Additionally, you will get a great range of motion, increasing your time under tension to maximize your biceps hypertrophy and strength gains.

Here are the steps for how to perform this unilateral biceps exercise:

  1. Attach a single handle to the cable and set the pulley at the lowest setting near the ground.
  2. Stand about 3 feet away from the cable machine with your back facing the weight stack.
  3. Stagger your stance so that the right foot is in front of the left by about 12 inches. This helps improve stability by widening your base of support.
  4. When your right foot is the one in front, grab the handle with the right hand. Hold the handle with an underhand grip and allow your arm to extend backward behind you towards the weight stack. This is the starting position.
  5. Slowly curl the handle up towards your shoulder, allowing your torso to lean forward slightly by hinging at the hips. 
  6. At the top position, when your hand is up at your shoulder, slowly curl back down all the way, allowing your arm to again extend backward behind your body in the straightened position before beginning the next rep.
  7. After you have completed all of the reps on one side, switch sides, remembering to switch your stance so that the left foot is in front.

#4: Single-Leg Romanian Deadlifts

Single-leg Romanian deadlifts are one of the best exercises for strengthening your posterior chain muscles, including the glutes, hamstrings, and lower back extensors.

By doing a single-leg Romanian deadlift, you will also challenge your balance, which requires greater hip, ankle, and core stability.

You can perform this exercise with a dumbbell or kettlebell. 

Here are the steps to perform this unilateral leg exercise:

  1. Stand with your feet shoulder-width apart, knees slightly bent, chest up and proud, shoulders retracted, arms at your side, and a kettlebell or dumbbell in your right hand.
  2. Bring your left arm out to your side for balance and engage your core and glutes.
  3. Bend your left knee (the one on your standing/support leg) about 20 degrees to activate your hamstrings and glutes while you lift your right leg off the floor.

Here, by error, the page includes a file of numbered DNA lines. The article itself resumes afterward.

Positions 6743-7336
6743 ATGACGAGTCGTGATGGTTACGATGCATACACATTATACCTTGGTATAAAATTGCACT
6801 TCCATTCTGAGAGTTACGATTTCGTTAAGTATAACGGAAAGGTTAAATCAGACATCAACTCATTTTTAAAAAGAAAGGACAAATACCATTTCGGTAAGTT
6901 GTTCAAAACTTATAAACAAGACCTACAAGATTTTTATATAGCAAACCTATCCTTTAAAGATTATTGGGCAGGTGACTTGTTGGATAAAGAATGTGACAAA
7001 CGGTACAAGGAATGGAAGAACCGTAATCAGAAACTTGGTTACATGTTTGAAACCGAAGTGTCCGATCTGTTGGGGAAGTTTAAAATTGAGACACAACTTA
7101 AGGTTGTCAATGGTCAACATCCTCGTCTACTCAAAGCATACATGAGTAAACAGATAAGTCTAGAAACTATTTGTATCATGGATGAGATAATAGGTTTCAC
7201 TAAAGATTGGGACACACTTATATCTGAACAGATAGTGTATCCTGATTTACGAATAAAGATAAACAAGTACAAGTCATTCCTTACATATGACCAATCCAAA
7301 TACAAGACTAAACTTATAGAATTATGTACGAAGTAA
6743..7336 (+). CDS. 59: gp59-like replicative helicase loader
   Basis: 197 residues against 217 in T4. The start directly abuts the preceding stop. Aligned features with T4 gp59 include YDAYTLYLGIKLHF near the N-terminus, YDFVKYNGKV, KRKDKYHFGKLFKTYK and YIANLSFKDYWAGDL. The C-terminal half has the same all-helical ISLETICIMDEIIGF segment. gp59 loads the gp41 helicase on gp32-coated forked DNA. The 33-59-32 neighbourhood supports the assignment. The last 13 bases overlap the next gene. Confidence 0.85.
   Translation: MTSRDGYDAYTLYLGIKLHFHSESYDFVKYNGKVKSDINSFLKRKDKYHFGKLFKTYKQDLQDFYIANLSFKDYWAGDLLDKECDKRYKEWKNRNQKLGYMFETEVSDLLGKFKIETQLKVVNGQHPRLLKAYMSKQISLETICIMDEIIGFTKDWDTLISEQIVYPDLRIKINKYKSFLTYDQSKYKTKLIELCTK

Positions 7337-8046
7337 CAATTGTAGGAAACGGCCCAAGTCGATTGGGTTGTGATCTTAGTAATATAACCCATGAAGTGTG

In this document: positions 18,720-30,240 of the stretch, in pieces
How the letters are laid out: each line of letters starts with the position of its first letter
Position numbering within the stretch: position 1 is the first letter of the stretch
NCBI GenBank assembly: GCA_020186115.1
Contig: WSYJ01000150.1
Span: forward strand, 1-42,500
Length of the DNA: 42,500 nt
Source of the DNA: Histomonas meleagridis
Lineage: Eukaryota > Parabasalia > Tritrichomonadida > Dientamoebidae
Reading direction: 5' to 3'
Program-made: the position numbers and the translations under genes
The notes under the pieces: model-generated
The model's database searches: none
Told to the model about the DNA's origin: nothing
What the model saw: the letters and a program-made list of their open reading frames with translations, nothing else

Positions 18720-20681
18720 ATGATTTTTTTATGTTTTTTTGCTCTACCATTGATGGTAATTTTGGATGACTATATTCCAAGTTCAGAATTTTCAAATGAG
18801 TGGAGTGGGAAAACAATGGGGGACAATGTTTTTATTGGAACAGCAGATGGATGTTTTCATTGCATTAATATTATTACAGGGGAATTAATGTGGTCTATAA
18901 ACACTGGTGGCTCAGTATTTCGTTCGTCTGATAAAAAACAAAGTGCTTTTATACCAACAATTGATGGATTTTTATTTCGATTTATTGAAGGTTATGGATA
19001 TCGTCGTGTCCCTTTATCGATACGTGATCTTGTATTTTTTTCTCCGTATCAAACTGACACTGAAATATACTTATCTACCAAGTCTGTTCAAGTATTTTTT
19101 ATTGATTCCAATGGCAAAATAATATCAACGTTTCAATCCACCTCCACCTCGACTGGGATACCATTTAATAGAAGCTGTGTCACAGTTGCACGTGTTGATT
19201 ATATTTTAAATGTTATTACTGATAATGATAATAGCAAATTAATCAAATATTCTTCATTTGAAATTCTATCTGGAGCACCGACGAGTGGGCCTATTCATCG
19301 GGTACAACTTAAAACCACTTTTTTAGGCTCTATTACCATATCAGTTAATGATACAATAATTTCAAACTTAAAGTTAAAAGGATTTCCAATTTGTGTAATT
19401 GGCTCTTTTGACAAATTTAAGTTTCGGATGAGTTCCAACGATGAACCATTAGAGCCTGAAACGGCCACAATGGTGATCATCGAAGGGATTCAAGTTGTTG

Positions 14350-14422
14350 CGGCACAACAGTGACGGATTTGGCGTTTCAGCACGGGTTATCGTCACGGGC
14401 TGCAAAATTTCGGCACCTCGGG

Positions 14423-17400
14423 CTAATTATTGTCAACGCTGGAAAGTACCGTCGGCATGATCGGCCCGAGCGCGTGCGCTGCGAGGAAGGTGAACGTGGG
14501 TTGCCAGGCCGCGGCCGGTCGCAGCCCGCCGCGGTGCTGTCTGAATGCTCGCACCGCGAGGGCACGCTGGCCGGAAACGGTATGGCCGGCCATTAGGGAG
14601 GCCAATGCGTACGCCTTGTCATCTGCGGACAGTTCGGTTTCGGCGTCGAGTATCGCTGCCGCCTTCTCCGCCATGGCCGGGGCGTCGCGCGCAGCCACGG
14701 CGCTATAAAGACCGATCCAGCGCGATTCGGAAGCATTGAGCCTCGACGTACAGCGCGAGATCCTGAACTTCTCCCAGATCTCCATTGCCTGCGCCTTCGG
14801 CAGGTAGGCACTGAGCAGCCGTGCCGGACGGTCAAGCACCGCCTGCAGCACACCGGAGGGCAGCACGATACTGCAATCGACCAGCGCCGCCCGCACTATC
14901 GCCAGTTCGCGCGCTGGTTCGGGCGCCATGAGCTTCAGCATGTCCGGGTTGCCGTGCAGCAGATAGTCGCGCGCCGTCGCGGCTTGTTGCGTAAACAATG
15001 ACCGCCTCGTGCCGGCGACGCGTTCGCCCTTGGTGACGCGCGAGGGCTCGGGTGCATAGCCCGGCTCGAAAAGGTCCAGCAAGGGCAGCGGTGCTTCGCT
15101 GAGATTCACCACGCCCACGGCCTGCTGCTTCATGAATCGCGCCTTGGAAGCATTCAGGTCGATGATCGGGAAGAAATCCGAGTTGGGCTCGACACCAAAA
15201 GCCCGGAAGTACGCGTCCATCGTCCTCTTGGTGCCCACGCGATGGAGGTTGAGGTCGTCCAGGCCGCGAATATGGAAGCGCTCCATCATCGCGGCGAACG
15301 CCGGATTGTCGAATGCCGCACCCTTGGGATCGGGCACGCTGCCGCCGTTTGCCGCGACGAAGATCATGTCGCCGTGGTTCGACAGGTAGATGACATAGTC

4. Contract your glutes and hinge from your hips to bring your torso towards the floor, keeping your gaze on the floor to prevent hyperextending your neck. Keep your back straight. You do not want to be rounding your back or bending from your back; the hinging should all come from your hips. Your right leg should extend behind you as a counterbalance.
  5. Reach the weight in your right hand down towards your left foot until you feel enough of a stretch in the hamstrings of your supporting leg.
  6. Engage your core and glutes to press through your heel to come back up, extending your hips until they are fully locked out. If you need to regain your balance, you can touch your right foot back down to the floor; otherwise, keep it lifted and move into your next rep.
  7. After you have completed all of the reps on one side, switch sides.

#5: Single-Arm Farmer’s Carry

One of the best unilateral exercises for total-body functional strength is single-arm farmer’s carry.

The unilateral nature of the exercise requires much more core activation and stability than when performing the exercise with a weight in both hands.

Use the heaviest dumbbell or kettlebell you can manage safely. 

Grip the handle of the weighted implement as hard as possible, as this is an excellent exercise to improve grip strength

Here is how to perform this unilateral strength training exercise:

  1. Stand upright with good posture, chest up, shoulders back and down, holding a heavy dumbbell or kettlebell in one hand with both arms down by your sides.
  2. Keeping your core tight, back straight, and your shoulders even, walk forward for 15 paces or 30 meters or so.
  3. Turn around and walk back.
  4. Switch arms and repeat.
  5. Complete down-and-back kettlebell carries per side.

#6: Side Plank With Thoracic Rotations

The side plank with a rotation is a great unilateral exercise to target your obliques, hip stabilizers, glutes, and abs. 

Feel free to forgo the dumbbell if you’re a beginner. Otherwise, use a 10-20 pound weight to increase the intensity of the core exercise.